Whether there is actually any truth in this ancient proverb is one for the marine biologists to answer, but it was certainly very helpful in capturing some of the thinking that was articulated in a recent discussion about integrity.

In talking about how to ensure that an organisation does what it says it is going to, leadership featured high up on the list, with some feeling strongly that, without clear commitment and momentum from the top, integrity has no firm foundations. Even if pockets of honesty and principled behaviour exist within an organisation, the culture will only be established if this behaviour is reflective of the senior team’s approach.

So it follows that if senior leaders say one thing and then do another integrity will be lost along with credibility, trust and reputation, leading to that stinking feeling to which the proverb refers.

Examples of leaders “consulting” on issues which are in fact a fait accompli were cited as damaging to integrity along with scenarios where leaders fail to follow through with their promises or explain the rationale for the U-turn.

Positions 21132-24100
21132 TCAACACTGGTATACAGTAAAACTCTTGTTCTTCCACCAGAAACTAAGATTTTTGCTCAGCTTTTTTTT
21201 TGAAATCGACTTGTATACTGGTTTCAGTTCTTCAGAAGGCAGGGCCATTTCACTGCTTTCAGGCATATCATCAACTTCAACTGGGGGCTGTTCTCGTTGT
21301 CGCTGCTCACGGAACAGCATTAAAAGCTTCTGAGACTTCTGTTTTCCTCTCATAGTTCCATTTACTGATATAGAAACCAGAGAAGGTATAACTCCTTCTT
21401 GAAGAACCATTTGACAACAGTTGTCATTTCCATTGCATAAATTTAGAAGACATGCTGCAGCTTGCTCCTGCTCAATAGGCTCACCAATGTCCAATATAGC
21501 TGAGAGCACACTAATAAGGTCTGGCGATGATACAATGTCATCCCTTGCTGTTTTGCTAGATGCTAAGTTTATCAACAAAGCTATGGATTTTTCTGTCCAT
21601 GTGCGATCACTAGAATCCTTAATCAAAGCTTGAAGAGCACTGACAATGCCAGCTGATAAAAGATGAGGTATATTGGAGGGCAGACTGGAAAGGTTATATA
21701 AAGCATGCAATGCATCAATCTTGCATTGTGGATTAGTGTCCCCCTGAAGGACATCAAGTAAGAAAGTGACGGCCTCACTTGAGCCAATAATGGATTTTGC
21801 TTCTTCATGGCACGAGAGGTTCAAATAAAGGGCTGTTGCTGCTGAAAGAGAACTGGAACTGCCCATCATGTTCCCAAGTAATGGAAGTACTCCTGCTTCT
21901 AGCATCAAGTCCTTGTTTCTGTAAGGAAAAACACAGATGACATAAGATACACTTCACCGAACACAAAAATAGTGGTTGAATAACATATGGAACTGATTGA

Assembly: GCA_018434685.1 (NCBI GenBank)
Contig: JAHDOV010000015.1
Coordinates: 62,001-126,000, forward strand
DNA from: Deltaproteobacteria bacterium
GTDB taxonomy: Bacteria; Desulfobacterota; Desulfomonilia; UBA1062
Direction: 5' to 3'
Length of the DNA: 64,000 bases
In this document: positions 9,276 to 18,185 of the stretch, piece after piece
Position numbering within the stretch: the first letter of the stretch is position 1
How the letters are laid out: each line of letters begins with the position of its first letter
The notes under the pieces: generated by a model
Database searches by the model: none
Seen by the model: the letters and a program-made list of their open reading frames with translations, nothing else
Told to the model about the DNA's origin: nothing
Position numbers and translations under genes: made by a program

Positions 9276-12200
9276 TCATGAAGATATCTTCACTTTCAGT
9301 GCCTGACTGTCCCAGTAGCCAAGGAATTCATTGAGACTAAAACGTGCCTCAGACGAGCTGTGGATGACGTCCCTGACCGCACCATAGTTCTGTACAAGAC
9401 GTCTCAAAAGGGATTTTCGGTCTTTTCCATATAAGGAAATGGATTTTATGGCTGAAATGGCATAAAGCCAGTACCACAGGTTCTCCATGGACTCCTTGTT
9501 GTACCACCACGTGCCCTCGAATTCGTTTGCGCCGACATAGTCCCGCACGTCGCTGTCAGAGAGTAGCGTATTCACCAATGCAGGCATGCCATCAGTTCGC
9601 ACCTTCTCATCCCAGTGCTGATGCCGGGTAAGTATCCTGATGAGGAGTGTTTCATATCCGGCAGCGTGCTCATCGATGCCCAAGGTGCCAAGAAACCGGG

One organisation explained that, whilst they have a great leader who is highly accessible to his staff, he has essentially – and no doubt inadvertently - cut out the middle management by repeatedly asking staff to come straight to him with their issues, suggestions and concerns. So it’s not just about one senior leader doing all of the engagement – it’s arguably for them to set the tone for others to emulate.

If integrity is a key component of organisational culture and culture is determined, at least in part, by the leadership, what role do employees themselves play in supporting this important element within the working environment?

The group agreed that personal integrity in the workplace is key and it is for everyone to demonstrate the good behaviours that lead to a positive and productive working environment.

We are all responsible for knowing and understanding the vision and values of the organisation, for challenging the organisation when it falls short of the mark and flagging up where we ourselves have made a mistake. And, importantly, we can all help to reinforce those positive behaviours that support integrity by recognising and encouraging them when they appear.

Some of these situations may not always be easy – especially when managing upwards – but the benefits are significant and can help to ensure that the fish stays fresh and fragrant!

If you have enjoyed this blog post summarising the Integrity table discussion at thefuturestory event, you will also like the following blogs written for the other elements of PRIDE. Check them out: Purpose, Reputation, Direction and Energy.

 

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